Some major health insurers plan to take a little sting out of prescription drug prices by giving customers rebates at the pharmacy counter.
Aetna and UnitedHealthcare both say they will begin passing rebates they get from drugmakers along to some customers starting next year. They could spark a trend: The idea has been championed by President Donald Trump, and it’s something other bill-payers like major employers might consider.
Rebates are a key cog in the largely secretive pricing agreements ironed out between drugmakers and pharmacy benefit managers, the companies that manage prescriptions for insurers and large employers. Rebates have become more common in recent years, and some critics point to them as a factor behind soaring drug costs. Aetna and UnitedHealthcare say they want to make prescription drug pricing more transparent and simplify the process for customers.
Here’s a look at the issue.
Who gets rebates now?
Pharmaceutical companies offer rebates to benefits managers as a carrot to get their drugs included in formularies, or lists of covered drugs. These concessions are usually a percentage of the initial price set by the drugmaker, or the list price.
Pharmacy benefit managers typically pass rebates on to the insurers and large employers that hire them. Those clients often use the money to reduce their plan’s spending on drugs or the cost of coverage. Only 4 percent said they passed rebates directly to customers at the point of sale, or when they buy the drug, the Pharmacy Benefit Management Institute found in a 2017 report.
Will you start receiving them soon?
Aetna estimates that 3 million customers could receive rebates when it starts offering them next year, while UnitedHelathcare’s plan will initially apply to over 7 million people. Those are big numbers but small slices of the more than 67 million U.S. customers these companies cover in total.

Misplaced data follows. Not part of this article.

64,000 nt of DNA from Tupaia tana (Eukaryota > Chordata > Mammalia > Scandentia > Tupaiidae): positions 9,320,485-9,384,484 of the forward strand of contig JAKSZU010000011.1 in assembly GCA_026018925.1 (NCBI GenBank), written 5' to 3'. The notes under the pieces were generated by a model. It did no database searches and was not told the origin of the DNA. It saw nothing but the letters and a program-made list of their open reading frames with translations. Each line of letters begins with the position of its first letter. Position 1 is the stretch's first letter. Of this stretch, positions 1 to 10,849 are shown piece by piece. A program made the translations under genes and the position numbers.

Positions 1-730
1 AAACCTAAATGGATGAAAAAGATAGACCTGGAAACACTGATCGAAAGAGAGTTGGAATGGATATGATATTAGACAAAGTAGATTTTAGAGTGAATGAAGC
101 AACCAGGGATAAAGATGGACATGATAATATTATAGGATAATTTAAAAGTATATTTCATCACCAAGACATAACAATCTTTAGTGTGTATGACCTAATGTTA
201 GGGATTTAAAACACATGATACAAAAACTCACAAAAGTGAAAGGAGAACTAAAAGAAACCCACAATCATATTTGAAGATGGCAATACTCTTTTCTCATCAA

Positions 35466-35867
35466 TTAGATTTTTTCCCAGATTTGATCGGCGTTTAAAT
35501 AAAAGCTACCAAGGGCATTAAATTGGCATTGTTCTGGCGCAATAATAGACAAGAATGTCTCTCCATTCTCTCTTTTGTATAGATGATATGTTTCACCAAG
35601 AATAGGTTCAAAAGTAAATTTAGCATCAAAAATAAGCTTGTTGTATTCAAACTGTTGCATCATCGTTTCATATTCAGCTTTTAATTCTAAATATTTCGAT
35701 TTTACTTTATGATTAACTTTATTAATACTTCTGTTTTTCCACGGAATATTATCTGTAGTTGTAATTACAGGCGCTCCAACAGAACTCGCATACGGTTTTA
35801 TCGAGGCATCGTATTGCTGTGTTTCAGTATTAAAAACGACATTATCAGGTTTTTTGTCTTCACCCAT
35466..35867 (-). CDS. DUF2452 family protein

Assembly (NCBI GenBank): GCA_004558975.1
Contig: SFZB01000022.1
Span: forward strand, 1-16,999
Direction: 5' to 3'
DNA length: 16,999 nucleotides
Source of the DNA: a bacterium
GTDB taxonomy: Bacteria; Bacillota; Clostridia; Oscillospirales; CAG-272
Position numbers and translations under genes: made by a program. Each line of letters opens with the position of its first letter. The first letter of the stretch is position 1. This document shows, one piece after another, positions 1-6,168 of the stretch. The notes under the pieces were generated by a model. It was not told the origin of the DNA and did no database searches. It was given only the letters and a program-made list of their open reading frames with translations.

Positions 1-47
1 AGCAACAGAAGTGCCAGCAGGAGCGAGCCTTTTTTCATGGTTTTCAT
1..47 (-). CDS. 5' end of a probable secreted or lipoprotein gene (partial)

But more insurers could follow their example, and big employers that pay their own health care bills also might start passing the rebates to people on their health plans, said Ana Gupte, an insurance industry analyst with Leerink.
Plus Trump has proposed giving rebates directly to Medicare prescription drug customers.
Rebates delivered directly to the consumer may be attractive to insurers and pharmacy benefit managers because they can help polish their image. Rebates give the companies a tangible benefit they can show consumers instead of saying generally that these refunds help keep overall coverage costs in check, noted Benedic Ippolito, an economist with the American Enterprise Institute.
“At a minimum, it sounds like insurers are trying to do something for consumers with high drug costs,” he said.
Are we talking big money?
It’s hard to forecast how big the rebates will be. Experts say they could knock anywhere from a few bucks off your prescription bill to more than $100.
The rebates are generally not disclosed by companies, and their size depends on factors like competition and the amount of the drug sold.
Treatments that have competition may deliver the biggest rebates because pharmaceutical companies are jockeying to have their medicines included in formularies.
Discounts and rebates for high-cost specialty medicines usually are lower than those for more traditional drugs, according to the IQVIA Institute for Human Data Science, which studies prescription drug spending.
The consumers who will benefit most are those who take prescription drugs regularly and pay a lot for their medicines out of pocket, or before insurance coverage starts.
“It reduces the cost of having a chronic illness somewhat,” said Dan Mendelson, president of the consulting firm Avalere Health.
But there may be a price to pay: The cost of coverage could rise for everyone on a given health plan if rebates are no longer being used to keep overall plan expenses in check.